Friday, December 04, 2009


Great books inevitably lead to other great books

I'm well in to Volume II of the Diary. Pepys's style is easier to adapt to, at this point, and the political situation has calmed down a bit in Restoration England, with the coronation of Charles II, so Pepys is spending more time writing about his own day-to-day business, rather than affairs of state. He's visiting his booksellers in St. Paul's churchyard, often. I wish he wrote more about these visits, other than simply mentioning them - so tantalizing! He's also enjoying playgoing, after years of no theatre courtesy of the Puritan Cromwells, and has a lot to say about the various tragedies and comedies he sees, often seeing the same play several times, and sometimes just dropping in at a theatre to see an act or two of a play.

The footnotes in this edition are exemplary. The editors are scrupulous at citations regarding Pepys's mentioning of a play he saw or a book he purchased on a given day. When Pepys merely mentions titles, we can learn at once who the authors were, any bibliographical information if known, when plays were first written and acted and who the principal actors were (if Pepys commented on them), and often whether or not Pepys owned copies, and if any copies survive in his library, today at Magdalene College, Cambridge. The footnotes are another book in themselves, really, and as I read along I find myself creating a little wish-list of titles cited in them:

p.72: a book mentioned in the context of humorous bawdy songs - Wit and Drollery, from 1656.

p.92: another noted for its corroborating description of the town of Portsmouth - Journeys, by Celia Fiennes. A book I have long wanted to read. I have never seen a copy. I haven't seriously sought one out, though, I was hoping I'd just come across one someday, in that way that happens when you think you really ought to read something like this, next. And there it is.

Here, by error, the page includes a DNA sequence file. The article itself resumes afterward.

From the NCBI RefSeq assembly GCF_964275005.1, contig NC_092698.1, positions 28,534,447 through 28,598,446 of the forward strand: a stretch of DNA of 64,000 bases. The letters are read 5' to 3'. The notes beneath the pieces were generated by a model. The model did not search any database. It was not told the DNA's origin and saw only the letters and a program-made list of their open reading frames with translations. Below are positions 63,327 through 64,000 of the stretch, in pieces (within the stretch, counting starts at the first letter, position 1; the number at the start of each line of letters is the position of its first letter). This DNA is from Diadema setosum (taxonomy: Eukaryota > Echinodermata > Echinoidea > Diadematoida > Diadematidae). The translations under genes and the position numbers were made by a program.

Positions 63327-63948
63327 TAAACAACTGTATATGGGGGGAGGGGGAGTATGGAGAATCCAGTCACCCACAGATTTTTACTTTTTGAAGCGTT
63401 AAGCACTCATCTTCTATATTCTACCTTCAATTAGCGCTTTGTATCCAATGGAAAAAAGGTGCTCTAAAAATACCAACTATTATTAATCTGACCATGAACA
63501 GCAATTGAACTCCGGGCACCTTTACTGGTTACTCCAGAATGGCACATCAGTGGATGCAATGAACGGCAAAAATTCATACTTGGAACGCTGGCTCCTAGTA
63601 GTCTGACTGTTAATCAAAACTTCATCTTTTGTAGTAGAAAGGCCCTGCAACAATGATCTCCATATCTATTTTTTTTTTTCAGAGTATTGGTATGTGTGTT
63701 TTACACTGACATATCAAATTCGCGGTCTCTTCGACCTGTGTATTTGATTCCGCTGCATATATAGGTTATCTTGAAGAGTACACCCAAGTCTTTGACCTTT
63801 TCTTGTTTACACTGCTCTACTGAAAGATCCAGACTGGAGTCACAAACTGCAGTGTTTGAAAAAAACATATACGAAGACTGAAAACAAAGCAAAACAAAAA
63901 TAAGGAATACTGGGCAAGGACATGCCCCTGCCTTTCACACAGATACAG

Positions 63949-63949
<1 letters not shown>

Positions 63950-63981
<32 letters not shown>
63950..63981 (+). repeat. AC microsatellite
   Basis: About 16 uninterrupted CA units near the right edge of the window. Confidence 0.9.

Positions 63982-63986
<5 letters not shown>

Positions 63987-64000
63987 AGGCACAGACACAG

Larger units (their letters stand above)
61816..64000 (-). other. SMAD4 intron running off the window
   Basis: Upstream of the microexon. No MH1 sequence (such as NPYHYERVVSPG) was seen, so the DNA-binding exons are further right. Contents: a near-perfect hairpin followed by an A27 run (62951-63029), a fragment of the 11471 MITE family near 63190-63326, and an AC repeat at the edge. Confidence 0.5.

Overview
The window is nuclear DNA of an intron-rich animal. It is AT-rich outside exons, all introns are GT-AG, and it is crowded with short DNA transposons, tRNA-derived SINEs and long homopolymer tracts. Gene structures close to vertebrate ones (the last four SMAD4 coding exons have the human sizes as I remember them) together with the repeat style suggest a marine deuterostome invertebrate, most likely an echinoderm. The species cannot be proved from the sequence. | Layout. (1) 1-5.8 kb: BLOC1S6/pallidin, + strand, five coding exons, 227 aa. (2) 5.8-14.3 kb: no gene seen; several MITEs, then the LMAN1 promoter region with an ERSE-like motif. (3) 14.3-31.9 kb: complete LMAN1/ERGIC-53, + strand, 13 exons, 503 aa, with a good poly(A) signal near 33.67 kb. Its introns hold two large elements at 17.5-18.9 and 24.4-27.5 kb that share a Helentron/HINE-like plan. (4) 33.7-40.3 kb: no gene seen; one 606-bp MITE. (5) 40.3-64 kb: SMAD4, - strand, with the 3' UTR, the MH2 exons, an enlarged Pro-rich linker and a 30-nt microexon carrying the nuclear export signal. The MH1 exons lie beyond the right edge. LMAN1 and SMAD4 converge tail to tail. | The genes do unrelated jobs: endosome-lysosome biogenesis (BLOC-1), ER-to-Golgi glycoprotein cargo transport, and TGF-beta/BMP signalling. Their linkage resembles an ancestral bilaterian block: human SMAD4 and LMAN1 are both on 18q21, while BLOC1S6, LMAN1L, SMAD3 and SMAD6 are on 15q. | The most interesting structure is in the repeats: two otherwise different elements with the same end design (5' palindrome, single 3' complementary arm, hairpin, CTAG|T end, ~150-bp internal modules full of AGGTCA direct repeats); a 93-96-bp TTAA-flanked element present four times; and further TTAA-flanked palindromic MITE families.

p.102: some backstory while Pepys is sitting alone in a garden reading Francis Bacon's Faber Fortunae sive Doctrina de ambitu vitae (from Sermones Fideles) "...of which duodecimo editions had been published at Leyden in 1641, 1644 and 1659. (Pepys retained the Amsterdam duodecimo of 1662: PL 48.) He often slipped the book into his pocket to read in the open air, and it was always Faber Fortunae which he read.... Pepys's fondness for this essay on self-help ('every man the architect of his own fortune') is perhaps significant."

p.105: referencing what was then believed to be a truthful scientific point, H. Peacham's The Compleat Gentleman, 1634.

Those, along with numerous mentions of the memoirs of Pepys's friend and contemporary John Evelyn, should be enough to keep me busy for the rest of the winter, if I can track any of these down. Not that I will ever see a 1656 copy of Wit and Drollery, but hey, you never know.

Pepys is providing a welcome respite from contemporary life, I must say. I fled from a store a few days ago when the loudspeaker wished us customers, in a perky voice, not "Happy Holidays," or "Happy Holiday Shopping," but simply, "Happy Shopping." Not to put too fine a point on it - bah. But then, I'm grumpy anyway. I have the glums because painting is not coming easily at the moment, and I'm expecting an expensive frame order any day now (I'm preparing to frame the remainder of my work for an exhibit in February), and UPS lost a large painting of mine a while back and I continue to mourn it, a bit. Thank goodness I'd insured it, but still, distressing. Oh, and it's winter in Maine and daylight ends at 3:30. The days have been beautifully mild, but so very short. Enough - back to the seventeenth century.

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